Nicolas delafraye - stock.adobe.
The number of active full-fibre – or fibre-to-the-premises (FTTP) – broadband connections in the UK grew from 320,000 to 510,000 during 2018, reflecting the gathering pace of the national full-fibre roll-out, which is bringing the technology within physical reach of more homes, according to Ofcom’s latest Communications Market Report.
The annual report highlighted growth across the broadband market as Brits rushed to upgrade to faster broadband services, mostly to access subscription on-demand video services such as Amazon Prime Video and Netflix.
As a result of the impetus to upgrade, the number of broadband connections using slower fibre-to-the-cabinet (FTTC) technology also continued its growth trajectory, up to 11.27 million from 9.1 million in 2017.
This means that the number of connections using FTTC has now overtaken connections using traditional asymmetric digital subscriber line (ADSL) technology – which dropped from 11.49 million to 9.55 million – for the first time ever, making FTTC the dominant delivery mechanism for broadband services in the UK.
Meanwhile, 5.23 million homes are accessing a cable broadband service – meaning Virgin Media – up 200,000 on 2017.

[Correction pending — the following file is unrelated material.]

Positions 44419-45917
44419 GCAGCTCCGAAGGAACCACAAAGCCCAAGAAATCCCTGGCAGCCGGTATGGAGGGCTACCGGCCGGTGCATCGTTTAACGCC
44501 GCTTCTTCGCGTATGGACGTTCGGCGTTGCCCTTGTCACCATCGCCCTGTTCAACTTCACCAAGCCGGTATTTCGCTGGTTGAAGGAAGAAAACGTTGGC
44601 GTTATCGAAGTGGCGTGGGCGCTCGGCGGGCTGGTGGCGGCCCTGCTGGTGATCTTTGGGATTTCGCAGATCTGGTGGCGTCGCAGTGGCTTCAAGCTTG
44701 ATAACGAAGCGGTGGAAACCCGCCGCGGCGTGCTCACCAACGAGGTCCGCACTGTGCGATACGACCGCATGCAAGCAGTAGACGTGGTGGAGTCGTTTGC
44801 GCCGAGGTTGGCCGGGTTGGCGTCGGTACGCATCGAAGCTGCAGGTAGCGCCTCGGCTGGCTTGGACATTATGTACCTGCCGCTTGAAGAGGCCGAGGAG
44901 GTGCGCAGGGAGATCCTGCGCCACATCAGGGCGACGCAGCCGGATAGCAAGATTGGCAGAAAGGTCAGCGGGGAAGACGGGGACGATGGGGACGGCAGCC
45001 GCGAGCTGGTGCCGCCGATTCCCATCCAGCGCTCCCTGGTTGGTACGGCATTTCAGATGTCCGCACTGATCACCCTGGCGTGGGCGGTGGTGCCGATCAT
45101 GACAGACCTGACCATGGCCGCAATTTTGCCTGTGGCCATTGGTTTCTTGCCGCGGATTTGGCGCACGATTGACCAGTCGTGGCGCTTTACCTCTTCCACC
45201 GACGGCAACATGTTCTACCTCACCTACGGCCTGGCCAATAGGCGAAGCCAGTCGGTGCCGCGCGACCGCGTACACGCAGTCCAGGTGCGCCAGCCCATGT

Because of the changes, the average broadband speed received by UK householders rose by 18% from 46.15Mbps in 2017 to 54.24Mbps in 2018. Meanwhile, continuing a new trend first identified in last year’s report, household spending on communications services as a whole dropped to £83.56 a month, equivalent to 3.3% of the average monthly household spend.
As the UK prepares for the impact of 5G networks – the first two of which, from EE and Vodafone, have now gone live – the report also explored access to mobile services, and found that 72% of UK mobile connections were 4G at the end of 2018, up from 66% at the end of 2017. Meanwhile, the volume of data being consumed over mobile devices grew by 25% to 2.9GB per month.
Growing take-up of smartphones meant that traditional voice usage continued to decline, although the decline was, as usual, more pronounced on fixed landlines – mobile voice calls grew slightly – and traditional text message volumes dropped by 6% to 74 billion in the face of more competition from over-the-top services such as WhatsApp.
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